On the heels of a global pandemic, the overall value earned by harvesters in 2021 jumped by more than $365 million to a new historic value, according to data from Maine Department of Marine Resources.

2021 is now a year of historic value for Maine commercial fishermen. Recently released data from the Maine Department of Marine Resources indicates that the overall value earned by harvesters in 2021 jumped by more than $365 million and exceeded the previous overall record of $733,691,455, set in 2016, by $150 million.

The numbers, which reflect the strength of an historic year for lobster and a rebounding elver fishery, reached an all time high at $890,668,873, according to the report now made available. Maine is considered as one of the most important commercial fishing states in the country, because of its lobster fishing industry.

"The hard work of Maine fishermen, aquaculturists and dealers once again resulted in tremendous economic benefit for our state," said Maine Governor Janet Mills. "On the heels of a global pandemic that has challenged every link in the supply chain, the men and women who harvest, cultivate, process and sell seafood from Maine continue to ensure that the highest quality products find their way to market."

The report also notes that “all but two fisheries with reportable landings saw an increase in the per pound value in 2021 when compared to 2020. The biggest increase paid to harvesters was in the elver fishery, which saw an increase of $1,306 per pound, from $525 per pound in 2020 to $1,831 per pound in 2021.”

According to the Maine Department of Marine Resources, “Lobster was again by-far the most valuable commercial fishery at $730,596,022 in landed value in 2021 on the strength of a per pound price of $6.71 at the dock. Lobster harvesters earned $2.50 per pound more in 2021 than in 2020. The most recent reported total was an increase from February’s report due to on-going audits of landings reports.”

For the second year in a row, soft shell clams were the second most valuable species, with harvesters pocketing more than $25 million. Here is some more information available in the report:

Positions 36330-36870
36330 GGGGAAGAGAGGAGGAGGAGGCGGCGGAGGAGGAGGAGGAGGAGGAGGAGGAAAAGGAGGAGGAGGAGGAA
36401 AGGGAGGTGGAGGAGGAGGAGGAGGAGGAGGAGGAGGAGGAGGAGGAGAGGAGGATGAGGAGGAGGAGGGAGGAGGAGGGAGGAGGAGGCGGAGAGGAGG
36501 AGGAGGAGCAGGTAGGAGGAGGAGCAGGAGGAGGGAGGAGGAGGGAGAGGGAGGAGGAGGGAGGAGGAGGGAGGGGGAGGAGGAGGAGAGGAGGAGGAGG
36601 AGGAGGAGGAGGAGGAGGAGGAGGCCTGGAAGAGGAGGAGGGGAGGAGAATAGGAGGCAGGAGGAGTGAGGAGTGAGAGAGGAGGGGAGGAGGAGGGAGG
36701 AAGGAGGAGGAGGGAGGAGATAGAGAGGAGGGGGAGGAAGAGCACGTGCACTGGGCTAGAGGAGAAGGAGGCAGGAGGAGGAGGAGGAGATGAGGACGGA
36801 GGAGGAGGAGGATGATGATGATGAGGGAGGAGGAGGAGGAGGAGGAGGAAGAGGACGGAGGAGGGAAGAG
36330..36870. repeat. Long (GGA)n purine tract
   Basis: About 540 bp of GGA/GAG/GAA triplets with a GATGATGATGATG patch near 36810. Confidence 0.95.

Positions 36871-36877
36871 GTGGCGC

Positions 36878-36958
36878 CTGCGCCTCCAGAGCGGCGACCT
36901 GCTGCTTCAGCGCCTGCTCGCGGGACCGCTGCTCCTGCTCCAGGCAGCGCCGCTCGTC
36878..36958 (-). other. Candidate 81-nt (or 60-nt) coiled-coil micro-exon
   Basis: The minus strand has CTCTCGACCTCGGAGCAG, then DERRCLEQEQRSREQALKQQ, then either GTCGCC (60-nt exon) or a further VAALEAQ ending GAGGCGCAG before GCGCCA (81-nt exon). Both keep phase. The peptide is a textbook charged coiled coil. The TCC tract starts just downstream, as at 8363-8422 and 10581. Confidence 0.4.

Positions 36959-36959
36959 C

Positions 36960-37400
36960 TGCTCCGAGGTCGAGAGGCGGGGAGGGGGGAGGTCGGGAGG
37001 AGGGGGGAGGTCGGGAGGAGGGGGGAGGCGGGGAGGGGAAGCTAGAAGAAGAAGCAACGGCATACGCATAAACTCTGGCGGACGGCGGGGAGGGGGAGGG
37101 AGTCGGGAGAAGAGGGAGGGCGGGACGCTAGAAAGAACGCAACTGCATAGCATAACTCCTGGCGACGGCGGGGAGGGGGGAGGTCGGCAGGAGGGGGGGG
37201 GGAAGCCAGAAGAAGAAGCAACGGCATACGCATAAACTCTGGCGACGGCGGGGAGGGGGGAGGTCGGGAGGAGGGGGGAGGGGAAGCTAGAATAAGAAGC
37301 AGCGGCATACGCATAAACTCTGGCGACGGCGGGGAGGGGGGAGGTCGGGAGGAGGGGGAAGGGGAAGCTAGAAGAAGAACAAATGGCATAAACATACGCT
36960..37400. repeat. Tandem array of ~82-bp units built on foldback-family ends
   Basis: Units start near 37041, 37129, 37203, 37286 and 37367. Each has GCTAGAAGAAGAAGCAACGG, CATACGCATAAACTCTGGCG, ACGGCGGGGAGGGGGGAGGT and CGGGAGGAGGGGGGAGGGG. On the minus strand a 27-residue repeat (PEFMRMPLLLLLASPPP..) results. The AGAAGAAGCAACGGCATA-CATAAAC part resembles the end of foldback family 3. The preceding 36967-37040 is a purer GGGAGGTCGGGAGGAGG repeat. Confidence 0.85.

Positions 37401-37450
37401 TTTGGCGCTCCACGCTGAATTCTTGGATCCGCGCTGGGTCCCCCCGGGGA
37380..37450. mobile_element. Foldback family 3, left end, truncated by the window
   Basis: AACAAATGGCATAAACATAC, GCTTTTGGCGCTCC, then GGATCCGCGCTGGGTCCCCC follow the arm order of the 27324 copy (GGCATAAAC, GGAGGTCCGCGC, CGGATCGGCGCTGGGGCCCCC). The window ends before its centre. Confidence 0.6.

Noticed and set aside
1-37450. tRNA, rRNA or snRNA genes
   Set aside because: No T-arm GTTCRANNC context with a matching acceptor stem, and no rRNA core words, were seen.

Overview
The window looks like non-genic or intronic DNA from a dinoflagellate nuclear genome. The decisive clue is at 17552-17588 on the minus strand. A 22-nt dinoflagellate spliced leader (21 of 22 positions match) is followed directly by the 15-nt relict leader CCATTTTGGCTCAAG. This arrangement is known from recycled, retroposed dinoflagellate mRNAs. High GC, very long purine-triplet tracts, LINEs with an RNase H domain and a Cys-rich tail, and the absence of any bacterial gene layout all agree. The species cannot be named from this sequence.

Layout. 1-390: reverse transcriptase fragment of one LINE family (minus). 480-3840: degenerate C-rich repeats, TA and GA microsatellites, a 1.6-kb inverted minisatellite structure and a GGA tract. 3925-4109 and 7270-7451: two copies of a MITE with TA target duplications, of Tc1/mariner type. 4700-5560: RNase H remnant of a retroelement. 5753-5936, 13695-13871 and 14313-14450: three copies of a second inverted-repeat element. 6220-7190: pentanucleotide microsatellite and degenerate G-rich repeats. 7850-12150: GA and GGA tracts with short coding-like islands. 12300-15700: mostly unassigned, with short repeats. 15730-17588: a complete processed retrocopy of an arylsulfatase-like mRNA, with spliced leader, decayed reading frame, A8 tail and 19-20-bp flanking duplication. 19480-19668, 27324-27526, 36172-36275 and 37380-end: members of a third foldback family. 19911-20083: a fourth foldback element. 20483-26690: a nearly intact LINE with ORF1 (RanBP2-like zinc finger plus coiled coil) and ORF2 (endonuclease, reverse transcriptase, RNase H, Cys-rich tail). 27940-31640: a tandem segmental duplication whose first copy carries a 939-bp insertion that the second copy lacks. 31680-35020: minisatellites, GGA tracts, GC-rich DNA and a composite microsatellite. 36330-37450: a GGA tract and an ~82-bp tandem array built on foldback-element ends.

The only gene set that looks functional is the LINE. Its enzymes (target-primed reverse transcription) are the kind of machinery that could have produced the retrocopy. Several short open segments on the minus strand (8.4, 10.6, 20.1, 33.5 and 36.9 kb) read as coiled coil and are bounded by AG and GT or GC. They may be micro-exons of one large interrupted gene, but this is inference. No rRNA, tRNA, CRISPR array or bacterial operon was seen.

• Maine elver harvesters earned $16,681,103, placing Maines elver fishery as the third most valuable in 2021.
  • Maine-grown oysters were the fourth most valuable harvested product at over $10 million on the strength of a twelve cent per pound jump in value.

The new data confirms that “despite a decline in landings of nearly 5 million pounds from the previous year, Menhaden, a popular bait for Maines lobster industry, earned harvesters $9.5 million, the result of a 65 percent increase in per pound value. The overall value ranked Menhaden the fifth most valuable fishery in 2021.”

A 51 percent increase in per pound value compared to 2020 placed Maine scallops as the sixth most valuable Maine fishery in 2021. Harvesters earned a total of $8.3 million, a jump of more than $1.3 million over the previous year.

"The consistent increase in per pound value is a reflection of strong demand for the products harvested here in Maines coastal waters," said Patrick Keliher, Commissioner of the Maine Department of Marine Resources. "This industry has once again proven that dedication to quality pays off, and that the best seafood in the world comes from Maine."

Reports for all species can be found at https://www.maine.gov/dmr/commercial-fishing/landings/index.html

Jose Antunes is a freelance journalist who writes about technology, software, photography and video.

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